It’s spring and I am here in Denmark. Not Copenhagen this time, Roskilde, at the beautiful Hotel Prindsen, where, I understand from Peter Tudvad, Kierkegaard probably stopped to eat on his way to Jutland in the summer of 1840! The hotel actually dates back to the 17th century. I’m here for the annual conference of the PsyArt Foudation. The PsyArt Foundation is a really cool group of which I am now a member by virtue of having paid my conference registration fee. There’s a great group of people here, very international. There are scholars and psychotherapists from Iran, Hungary, Israel, the Czech Republic, Finland, Belgium, The Netherlands, Germany and France (to name just a few of the countries represented), as well as from the U.S., and, of course, Denmark.
The conference is being sponsored jointly by the PsyArt Foundation and Roskilde University. It was organized, at least in part, however, by Bent Sørensen from Aalborg University. Bent very thoughtfully provided his cell number to all the conference participants. That came in handy this morning when I woke up after the session at which I was scheduled to present my paper had actually started. I’d already missed the bus from the hotel to the university and I had not yet showered or dressed. “No worries,” Bent said, cool as a cucumber. “I’ll move your presentation to the end of the session. Just get a cab over here as quickly as you can.” I made it and the presentation was well received despite the fact that I had not yet even had a cup of COFFEE!
My presentation was not actually about Kierkegaard, so I won’t tell you about it here. It is part of a larger book project that I’ll start on as soon as I finish with Fear and Dissembling. There was a presentation on Kierkegaard at the conference though. It was by Rainer Kaus from the Psychology Dept. of the University of Cologne. The title was “Søren Kierkegaard’s Concept of Existence.” Here is the abstract:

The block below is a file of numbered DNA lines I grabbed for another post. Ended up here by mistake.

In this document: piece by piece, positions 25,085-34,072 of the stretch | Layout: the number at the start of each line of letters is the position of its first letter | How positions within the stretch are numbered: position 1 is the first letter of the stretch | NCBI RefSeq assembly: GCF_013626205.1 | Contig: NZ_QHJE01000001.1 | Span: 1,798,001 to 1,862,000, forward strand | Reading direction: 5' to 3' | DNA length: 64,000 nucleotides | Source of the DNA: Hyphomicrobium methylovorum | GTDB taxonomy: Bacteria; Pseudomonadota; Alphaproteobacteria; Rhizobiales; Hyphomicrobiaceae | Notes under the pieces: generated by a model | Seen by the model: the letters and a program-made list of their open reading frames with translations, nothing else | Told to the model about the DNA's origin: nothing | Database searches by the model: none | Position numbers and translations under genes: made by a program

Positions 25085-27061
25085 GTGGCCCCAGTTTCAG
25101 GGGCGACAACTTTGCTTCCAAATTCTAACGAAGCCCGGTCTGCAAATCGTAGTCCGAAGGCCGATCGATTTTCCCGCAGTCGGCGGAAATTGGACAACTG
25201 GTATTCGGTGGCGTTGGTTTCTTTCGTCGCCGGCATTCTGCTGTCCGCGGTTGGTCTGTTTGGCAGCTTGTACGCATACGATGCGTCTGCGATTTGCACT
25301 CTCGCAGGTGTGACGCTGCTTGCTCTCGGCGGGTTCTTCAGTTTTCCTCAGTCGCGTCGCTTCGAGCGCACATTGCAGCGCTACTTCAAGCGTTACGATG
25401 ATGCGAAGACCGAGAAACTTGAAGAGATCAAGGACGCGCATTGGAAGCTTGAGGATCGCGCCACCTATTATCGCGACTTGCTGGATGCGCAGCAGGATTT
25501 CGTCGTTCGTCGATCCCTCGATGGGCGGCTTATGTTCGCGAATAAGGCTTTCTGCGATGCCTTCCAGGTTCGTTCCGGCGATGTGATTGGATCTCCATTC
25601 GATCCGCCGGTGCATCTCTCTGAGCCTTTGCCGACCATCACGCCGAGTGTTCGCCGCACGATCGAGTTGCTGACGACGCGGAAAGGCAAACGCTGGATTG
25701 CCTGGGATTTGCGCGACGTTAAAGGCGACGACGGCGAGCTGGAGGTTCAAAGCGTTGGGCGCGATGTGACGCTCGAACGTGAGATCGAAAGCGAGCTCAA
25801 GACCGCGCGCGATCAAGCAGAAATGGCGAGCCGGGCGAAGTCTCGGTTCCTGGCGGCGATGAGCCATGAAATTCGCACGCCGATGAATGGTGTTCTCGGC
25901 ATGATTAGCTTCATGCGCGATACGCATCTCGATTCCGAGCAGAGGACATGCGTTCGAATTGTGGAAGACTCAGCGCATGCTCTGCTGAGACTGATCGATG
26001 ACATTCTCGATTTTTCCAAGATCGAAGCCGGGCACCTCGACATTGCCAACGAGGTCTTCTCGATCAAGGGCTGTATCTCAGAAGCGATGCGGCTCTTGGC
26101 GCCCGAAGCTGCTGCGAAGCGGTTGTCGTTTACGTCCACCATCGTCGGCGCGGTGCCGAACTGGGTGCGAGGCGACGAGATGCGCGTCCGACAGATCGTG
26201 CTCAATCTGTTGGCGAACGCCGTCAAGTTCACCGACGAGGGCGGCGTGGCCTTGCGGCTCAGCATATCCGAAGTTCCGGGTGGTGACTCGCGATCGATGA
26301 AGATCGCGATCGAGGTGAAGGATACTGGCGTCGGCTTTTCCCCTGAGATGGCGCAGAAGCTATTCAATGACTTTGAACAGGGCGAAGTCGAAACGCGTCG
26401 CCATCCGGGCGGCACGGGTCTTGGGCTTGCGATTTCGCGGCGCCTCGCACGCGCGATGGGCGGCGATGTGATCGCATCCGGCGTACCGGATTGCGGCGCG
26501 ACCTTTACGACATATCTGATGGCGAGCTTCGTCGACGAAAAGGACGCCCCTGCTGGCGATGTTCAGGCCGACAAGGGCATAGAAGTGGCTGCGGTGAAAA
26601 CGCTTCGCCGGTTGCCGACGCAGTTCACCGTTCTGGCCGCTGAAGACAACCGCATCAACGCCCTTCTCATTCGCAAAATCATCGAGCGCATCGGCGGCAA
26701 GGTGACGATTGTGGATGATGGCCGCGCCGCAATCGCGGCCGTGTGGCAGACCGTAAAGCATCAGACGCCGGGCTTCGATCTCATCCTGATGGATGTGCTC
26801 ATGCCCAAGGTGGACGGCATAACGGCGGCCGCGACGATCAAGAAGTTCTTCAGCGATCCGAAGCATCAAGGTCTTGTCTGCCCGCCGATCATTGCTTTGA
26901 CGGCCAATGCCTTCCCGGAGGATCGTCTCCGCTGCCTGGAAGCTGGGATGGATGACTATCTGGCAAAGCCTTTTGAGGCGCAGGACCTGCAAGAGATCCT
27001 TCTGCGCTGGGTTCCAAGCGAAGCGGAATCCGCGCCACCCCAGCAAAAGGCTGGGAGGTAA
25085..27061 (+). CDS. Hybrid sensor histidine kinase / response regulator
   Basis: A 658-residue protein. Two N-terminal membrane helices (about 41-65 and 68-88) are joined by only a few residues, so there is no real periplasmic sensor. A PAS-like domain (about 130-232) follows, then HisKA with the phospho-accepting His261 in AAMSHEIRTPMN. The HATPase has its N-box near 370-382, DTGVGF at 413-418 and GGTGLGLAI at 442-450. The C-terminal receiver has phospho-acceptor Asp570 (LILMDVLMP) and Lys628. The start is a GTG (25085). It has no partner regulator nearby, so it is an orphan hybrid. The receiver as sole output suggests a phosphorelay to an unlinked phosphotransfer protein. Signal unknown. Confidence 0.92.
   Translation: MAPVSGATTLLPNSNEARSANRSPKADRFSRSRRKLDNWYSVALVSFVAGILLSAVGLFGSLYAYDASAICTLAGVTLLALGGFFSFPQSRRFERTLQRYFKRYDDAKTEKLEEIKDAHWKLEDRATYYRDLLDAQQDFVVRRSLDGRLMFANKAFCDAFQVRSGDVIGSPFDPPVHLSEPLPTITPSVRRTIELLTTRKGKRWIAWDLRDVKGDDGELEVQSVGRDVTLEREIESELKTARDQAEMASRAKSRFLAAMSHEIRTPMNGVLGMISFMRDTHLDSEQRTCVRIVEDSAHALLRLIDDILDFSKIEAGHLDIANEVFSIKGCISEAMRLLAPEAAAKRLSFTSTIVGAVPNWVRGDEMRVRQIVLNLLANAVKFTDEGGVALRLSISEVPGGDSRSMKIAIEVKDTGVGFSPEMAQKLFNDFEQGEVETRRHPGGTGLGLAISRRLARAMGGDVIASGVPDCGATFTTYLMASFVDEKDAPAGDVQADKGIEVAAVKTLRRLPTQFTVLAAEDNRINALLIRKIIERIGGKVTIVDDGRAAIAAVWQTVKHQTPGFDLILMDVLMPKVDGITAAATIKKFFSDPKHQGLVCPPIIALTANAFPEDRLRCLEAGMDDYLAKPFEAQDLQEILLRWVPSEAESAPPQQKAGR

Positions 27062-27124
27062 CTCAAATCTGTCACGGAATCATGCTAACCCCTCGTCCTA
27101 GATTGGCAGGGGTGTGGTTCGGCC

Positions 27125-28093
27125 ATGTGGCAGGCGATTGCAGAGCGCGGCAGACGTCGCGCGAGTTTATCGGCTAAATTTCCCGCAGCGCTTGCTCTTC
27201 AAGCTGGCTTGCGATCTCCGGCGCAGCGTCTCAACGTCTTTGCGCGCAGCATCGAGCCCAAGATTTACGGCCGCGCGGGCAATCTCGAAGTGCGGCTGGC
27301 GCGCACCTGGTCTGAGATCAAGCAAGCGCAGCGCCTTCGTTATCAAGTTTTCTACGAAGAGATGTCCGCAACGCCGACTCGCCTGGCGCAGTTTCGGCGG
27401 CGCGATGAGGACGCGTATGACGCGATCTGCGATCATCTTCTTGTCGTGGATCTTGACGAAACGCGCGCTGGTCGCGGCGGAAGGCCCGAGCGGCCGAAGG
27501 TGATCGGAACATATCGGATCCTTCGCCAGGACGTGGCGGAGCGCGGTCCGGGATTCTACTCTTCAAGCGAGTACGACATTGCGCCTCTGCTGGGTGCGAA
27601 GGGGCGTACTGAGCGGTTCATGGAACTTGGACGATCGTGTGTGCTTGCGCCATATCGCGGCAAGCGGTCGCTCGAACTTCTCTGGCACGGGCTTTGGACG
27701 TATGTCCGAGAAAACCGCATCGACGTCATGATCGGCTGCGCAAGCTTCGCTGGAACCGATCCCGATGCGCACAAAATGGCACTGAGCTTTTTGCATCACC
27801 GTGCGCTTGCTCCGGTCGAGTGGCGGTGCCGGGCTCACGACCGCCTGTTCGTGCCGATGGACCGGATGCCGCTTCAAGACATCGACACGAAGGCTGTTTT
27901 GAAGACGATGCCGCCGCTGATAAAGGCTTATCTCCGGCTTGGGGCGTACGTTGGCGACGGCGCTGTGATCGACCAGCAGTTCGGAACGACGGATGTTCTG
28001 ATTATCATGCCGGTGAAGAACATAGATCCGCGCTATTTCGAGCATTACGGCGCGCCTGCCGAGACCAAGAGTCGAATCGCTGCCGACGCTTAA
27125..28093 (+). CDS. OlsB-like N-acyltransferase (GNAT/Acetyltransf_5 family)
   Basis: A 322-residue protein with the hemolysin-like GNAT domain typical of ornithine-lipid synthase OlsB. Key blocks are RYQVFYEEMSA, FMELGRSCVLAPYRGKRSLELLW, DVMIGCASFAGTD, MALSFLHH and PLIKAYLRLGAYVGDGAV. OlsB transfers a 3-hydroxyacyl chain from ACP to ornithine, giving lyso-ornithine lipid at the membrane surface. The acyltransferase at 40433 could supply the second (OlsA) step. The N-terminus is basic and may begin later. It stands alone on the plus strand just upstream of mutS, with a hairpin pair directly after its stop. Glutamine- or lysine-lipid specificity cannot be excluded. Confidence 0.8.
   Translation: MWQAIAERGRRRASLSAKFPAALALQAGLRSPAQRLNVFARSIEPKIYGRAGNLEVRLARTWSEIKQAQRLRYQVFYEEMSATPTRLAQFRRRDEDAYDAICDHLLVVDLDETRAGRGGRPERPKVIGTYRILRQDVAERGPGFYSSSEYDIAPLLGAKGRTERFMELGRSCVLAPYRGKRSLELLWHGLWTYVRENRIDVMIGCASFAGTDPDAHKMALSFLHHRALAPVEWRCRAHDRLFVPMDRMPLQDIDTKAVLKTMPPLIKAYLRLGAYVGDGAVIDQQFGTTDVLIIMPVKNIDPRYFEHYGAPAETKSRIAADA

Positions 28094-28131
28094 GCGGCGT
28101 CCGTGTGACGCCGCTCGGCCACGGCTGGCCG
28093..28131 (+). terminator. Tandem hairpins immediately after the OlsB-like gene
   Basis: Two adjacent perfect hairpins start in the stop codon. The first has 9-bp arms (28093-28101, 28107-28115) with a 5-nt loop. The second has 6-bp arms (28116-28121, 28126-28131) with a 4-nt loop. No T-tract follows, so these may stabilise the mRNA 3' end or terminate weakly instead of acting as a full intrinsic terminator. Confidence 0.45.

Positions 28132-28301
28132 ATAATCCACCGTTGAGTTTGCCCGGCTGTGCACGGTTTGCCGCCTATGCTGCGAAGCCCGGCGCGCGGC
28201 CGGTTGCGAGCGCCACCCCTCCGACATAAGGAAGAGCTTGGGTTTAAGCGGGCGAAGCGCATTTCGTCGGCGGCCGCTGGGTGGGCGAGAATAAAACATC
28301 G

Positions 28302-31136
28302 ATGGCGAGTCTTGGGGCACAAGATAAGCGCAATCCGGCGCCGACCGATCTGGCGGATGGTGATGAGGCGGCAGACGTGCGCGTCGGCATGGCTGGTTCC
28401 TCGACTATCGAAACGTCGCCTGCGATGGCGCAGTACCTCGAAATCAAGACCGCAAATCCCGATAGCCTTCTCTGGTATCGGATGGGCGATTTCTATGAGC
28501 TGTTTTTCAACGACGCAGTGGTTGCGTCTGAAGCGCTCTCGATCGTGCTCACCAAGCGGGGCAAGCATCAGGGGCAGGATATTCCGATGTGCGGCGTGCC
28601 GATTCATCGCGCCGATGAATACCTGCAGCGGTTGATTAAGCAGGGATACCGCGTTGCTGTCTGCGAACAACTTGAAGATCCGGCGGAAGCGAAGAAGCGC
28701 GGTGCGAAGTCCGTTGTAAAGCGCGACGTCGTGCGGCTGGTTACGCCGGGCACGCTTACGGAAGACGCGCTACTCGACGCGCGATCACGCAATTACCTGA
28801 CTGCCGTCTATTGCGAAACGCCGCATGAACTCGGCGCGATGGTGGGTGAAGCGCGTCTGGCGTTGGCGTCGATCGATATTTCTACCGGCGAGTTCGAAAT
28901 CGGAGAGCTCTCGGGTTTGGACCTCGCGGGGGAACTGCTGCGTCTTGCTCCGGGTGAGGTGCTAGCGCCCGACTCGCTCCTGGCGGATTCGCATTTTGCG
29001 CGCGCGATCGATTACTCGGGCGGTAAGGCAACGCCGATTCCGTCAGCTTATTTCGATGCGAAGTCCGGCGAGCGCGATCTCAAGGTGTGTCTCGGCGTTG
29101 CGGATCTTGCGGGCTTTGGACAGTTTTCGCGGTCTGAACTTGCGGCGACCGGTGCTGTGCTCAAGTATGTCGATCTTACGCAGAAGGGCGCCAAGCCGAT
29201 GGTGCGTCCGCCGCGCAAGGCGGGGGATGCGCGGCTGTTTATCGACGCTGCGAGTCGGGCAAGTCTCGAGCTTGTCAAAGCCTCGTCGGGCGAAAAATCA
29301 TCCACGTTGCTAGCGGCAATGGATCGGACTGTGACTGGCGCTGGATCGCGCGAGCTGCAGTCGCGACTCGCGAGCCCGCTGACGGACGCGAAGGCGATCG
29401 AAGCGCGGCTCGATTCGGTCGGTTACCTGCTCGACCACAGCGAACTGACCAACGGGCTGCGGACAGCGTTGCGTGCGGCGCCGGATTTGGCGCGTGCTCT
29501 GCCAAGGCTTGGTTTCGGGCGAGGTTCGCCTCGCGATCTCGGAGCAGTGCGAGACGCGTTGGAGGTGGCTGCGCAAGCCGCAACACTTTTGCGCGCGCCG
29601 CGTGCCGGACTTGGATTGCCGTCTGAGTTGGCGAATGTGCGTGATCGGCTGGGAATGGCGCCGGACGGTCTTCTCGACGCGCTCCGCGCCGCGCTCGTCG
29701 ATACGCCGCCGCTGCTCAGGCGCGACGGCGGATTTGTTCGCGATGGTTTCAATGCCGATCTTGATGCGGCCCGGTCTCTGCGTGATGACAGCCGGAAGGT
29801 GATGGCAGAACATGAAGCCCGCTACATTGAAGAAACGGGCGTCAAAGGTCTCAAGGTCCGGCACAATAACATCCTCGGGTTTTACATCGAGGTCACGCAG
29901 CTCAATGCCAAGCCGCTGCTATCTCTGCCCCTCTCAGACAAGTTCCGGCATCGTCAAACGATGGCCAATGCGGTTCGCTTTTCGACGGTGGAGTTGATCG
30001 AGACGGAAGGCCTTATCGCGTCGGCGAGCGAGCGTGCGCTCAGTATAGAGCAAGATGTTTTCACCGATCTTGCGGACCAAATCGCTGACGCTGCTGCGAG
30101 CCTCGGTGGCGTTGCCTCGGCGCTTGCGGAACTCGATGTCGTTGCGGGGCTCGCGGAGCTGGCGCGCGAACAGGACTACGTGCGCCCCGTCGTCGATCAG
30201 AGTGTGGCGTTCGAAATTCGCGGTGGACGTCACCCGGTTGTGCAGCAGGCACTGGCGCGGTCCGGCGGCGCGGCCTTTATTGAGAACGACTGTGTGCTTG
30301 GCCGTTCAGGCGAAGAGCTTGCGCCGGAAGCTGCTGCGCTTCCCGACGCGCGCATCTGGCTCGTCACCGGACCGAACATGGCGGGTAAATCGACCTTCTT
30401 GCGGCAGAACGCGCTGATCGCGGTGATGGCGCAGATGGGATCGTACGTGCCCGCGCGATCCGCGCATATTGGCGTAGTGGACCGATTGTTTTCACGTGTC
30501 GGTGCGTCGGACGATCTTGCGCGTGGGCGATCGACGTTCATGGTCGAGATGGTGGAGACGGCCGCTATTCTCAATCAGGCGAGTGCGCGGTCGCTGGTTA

“Kierkegaard’s thesis on truth and existence is complex. His major focus is on subjectivity as the bearer of truth. For Kierkegaard, subjectivity is put into the polarity of reason and sacrifice and culminates in a radical turning-away from the official doctrine of Christianity, represented by the institutionalized church and its teachings. Kierkegaard’s presentation of the development of the concept of the subject’s interiority and its existence in the world evidenced a high degree of seduction by linguistically aesthetic means. The central question remains whether, in the face of dwindling religiosity and the institutional erosion of all churches, as well as the confusing diversity of all the psychoanalytic perspectives (which, in turn, are seeking a unity), Kierkegaard still has something essential to contribute in the twenty-first century.”
I was unfortunately unable to hear the presentation, but I understand from other participants that it was good. Another scholar, Murray Schwartz, from Emerson College in Amherst, MA, told me that he is going to mention Kierkegaard in his presentation “Jonathan Lear as Psychoanalytic Interpreter,” so Kierkegaard seems very popular with this crowd. If you are looking for new venues for presenting your work, you should consider submitting a paper to the PsyArt Foundation for next year’s conference. It’s going to be in Ghent, Belgium. That could be a nice ghetaway, don’t you think?